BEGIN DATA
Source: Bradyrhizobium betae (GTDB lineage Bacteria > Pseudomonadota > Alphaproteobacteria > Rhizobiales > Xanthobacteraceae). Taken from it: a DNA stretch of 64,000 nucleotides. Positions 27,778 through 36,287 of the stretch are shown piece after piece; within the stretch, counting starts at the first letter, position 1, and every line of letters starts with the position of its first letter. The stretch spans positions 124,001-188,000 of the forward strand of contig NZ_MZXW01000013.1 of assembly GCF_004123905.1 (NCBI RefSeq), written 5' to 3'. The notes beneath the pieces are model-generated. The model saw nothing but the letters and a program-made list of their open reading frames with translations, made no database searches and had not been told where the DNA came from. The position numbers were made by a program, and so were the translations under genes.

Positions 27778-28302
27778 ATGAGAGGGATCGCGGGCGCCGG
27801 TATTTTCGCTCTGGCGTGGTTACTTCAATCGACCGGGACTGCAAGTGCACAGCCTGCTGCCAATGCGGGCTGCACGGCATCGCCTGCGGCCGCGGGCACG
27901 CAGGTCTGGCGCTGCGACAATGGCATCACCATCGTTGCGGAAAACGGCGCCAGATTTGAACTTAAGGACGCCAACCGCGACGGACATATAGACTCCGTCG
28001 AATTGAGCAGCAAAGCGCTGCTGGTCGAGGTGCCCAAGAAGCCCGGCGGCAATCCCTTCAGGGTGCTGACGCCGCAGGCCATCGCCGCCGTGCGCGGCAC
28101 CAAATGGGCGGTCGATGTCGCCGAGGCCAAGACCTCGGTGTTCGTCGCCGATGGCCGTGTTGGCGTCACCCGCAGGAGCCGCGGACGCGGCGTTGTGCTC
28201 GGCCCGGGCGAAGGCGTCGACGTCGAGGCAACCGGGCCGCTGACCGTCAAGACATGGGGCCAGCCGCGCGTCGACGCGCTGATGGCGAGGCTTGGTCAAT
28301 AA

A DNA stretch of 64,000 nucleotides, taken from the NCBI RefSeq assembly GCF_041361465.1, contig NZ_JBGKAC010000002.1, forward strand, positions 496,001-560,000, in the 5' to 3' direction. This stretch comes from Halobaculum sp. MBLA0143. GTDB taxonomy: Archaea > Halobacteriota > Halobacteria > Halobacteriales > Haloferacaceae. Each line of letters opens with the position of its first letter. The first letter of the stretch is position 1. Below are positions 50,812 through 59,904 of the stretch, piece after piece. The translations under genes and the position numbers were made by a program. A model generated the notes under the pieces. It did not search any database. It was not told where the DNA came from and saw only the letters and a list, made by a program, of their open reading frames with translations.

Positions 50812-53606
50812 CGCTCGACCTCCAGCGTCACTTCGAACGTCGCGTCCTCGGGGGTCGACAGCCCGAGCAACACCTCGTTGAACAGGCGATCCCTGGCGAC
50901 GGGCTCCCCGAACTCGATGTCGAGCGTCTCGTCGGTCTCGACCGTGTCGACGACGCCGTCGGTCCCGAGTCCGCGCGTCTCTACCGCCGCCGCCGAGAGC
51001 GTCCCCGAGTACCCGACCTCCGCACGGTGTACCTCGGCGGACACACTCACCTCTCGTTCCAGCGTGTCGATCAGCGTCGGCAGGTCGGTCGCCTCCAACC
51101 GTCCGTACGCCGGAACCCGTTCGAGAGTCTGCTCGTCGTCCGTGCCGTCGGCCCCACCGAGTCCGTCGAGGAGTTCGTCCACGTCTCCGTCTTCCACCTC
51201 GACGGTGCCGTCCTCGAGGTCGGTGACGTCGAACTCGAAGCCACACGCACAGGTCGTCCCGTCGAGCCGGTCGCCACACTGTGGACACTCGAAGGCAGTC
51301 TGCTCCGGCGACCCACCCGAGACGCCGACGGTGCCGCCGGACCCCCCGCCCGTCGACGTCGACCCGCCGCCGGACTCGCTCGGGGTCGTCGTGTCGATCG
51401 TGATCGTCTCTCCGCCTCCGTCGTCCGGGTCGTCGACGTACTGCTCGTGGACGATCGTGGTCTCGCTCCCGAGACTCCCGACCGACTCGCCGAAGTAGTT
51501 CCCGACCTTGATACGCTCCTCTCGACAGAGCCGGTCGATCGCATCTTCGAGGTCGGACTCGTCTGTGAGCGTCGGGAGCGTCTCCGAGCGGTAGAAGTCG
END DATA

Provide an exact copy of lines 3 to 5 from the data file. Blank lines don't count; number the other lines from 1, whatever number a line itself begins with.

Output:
27778 ATGAGAGGGATCGCGGGCGCCGG
27801 TATTTTCGCTCTGGCGTGGTTACTTCAATCGACCGGGACTGCAAGTGCACAGCCTGCTGCCAATGCGGGCTGCACGGCATCGCCTGCGGCCGCGGGCACG
27901 CAGGTCTGGCGCTGCGACAATGGCATCACCATCGTTGCGGAAAACGGCGCCAGATTTGAACTTAAGGACGCCAACCGCGACGGACATATAGACTCCGTCG